MTV Multiplayer's reviews week is drawing to a close. And I thought it would be good to end with one of the fundamental topics of any conversation about reviews: are game review scores really necessary?
Several stories in this week's series demonstrated the role game review scores play in the business (Note that no one ever said they guarantee higher sales!). I asked two of the game development studio leads who have been quoted throughout my series what they think about the need for the number and letter scores.
Denis Dyack, Silicon Knights: All reviews need is a 'thumbs up' or 'thumbs down.' If I was writing a review I would write a detailed review about where I thought [a game] was strong or weak. I would write is as if I was talking to a friend who I liked or appreciated -- which should be the customer, for a reviewer. ... You see all these 10 out of 10 reviews for 'GTA.' A 10 out of 10 doesn't make it perfect. Just have people score it with thumbs up or down. To say this is 'highly recommended by most people,' I think, is more accurate. To me this makes much more sense."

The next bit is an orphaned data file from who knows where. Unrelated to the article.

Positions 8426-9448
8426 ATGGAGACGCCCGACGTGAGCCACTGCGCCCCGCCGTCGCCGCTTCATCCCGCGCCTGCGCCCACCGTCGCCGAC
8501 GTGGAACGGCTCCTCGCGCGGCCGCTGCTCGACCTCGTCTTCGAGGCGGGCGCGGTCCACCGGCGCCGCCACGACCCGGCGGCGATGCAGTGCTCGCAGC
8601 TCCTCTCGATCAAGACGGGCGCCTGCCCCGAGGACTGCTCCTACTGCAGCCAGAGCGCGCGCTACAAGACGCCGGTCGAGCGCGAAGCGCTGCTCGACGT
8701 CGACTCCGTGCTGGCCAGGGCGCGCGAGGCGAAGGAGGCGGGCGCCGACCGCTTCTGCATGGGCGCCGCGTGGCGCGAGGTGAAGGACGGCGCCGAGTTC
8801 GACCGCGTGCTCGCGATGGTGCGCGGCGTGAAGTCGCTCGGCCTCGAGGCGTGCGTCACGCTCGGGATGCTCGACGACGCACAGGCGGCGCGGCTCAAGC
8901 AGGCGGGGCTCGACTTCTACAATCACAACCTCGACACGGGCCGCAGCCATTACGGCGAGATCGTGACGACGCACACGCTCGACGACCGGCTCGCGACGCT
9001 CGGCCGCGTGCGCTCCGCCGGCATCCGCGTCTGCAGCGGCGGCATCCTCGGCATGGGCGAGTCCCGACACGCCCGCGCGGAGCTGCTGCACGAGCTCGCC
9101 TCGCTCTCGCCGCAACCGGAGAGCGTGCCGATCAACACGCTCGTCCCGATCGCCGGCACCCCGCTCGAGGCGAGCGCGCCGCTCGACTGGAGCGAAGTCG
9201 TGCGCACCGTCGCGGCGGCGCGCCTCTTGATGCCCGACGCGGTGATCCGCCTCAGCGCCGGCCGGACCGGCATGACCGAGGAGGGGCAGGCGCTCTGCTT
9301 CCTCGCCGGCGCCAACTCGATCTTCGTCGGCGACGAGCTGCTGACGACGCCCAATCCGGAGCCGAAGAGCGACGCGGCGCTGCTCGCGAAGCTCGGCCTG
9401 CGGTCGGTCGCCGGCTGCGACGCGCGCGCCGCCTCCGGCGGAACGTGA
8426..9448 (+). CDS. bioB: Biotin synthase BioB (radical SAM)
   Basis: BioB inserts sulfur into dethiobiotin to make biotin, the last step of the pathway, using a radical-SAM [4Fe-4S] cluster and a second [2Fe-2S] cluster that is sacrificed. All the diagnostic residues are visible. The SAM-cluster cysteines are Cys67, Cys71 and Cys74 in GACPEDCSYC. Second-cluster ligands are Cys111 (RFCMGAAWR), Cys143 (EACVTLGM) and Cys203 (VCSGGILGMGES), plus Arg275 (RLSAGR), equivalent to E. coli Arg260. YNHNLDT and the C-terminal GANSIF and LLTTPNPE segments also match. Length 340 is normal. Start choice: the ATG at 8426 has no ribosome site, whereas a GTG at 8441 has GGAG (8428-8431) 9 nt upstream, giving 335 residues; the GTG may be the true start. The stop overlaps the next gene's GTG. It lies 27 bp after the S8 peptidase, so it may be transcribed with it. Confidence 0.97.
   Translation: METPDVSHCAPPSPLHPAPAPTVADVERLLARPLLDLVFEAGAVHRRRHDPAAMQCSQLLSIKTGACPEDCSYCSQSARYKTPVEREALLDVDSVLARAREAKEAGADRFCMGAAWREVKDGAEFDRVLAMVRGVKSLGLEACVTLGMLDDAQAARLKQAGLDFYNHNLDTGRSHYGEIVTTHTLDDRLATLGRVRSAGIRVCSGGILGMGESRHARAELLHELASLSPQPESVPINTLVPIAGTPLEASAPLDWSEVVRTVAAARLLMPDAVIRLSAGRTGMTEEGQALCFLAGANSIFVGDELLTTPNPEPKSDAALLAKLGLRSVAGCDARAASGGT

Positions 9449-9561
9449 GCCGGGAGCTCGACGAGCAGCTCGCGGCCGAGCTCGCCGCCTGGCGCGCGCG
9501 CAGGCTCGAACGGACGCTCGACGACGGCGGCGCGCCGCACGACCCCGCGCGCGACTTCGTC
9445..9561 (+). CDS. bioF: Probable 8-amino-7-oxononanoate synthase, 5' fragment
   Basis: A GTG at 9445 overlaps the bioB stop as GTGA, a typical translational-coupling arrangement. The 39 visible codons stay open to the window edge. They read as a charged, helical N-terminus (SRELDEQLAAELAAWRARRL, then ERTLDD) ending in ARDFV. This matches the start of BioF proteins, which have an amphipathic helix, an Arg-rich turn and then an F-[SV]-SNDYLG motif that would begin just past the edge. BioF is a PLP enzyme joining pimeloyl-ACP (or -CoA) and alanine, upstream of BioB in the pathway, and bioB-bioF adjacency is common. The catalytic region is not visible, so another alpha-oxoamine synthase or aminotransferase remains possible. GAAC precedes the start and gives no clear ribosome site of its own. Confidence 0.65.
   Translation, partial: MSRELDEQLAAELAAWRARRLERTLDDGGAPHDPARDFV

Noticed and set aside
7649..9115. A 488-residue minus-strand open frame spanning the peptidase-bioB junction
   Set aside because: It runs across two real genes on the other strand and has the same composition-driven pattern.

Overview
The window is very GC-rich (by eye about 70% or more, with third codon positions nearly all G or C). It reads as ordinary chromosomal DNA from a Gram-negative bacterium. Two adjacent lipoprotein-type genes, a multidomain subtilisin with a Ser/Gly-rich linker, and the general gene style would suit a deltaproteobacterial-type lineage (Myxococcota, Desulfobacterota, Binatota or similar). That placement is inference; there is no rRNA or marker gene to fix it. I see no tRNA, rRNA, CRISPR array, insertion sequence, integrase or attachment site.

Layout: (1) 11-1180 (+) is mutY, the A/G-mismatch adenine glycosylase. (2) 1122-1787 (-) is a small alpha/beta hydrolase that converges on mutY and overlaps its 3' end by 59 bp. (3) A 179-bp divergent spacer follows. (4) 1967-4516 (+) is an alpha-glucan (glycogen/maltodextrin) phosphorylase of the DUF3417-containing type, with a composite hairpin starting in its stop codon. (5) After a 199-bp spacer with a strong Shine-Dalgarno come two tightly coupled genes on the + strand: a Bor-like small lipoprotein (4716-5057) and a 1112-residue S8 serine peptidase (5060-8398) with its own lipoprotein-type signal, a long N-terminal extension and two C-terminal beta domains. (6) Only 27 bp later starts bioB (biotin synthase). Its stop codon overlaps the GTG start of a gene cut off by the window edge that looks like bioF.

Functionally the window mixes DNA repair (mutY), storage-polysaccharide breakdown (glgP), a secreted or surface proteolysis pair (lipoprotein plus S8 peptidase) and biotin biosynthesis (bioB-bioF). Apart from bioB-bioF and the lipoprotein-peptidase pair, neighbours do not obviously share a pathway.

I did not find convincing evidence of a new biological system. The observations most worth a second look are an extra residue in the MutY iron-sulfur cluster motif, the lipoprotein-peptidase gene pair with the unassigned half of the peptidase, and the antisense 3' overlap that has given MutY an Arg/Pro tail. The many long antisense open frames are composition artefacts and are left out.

Ted Price, Insomniac Games: As a consumer I like seeing the numerical scores. It lets me know if I should go spend my money. If something is under a certain score I probably won't give it much consideration. I think as a developer I think we all appreciate the numerical scores because it justifies the work we put in the game. .. I understand the problem with numbers because there is no consistent system that people use. But generally when you see a good game, it's getting scores within a certain range and when you see a bad game it's getting scores in a certain range.
And that is a debate I suspect will never cease. Stay tuned for one more post in this series, fittingly enough, about second-guessing.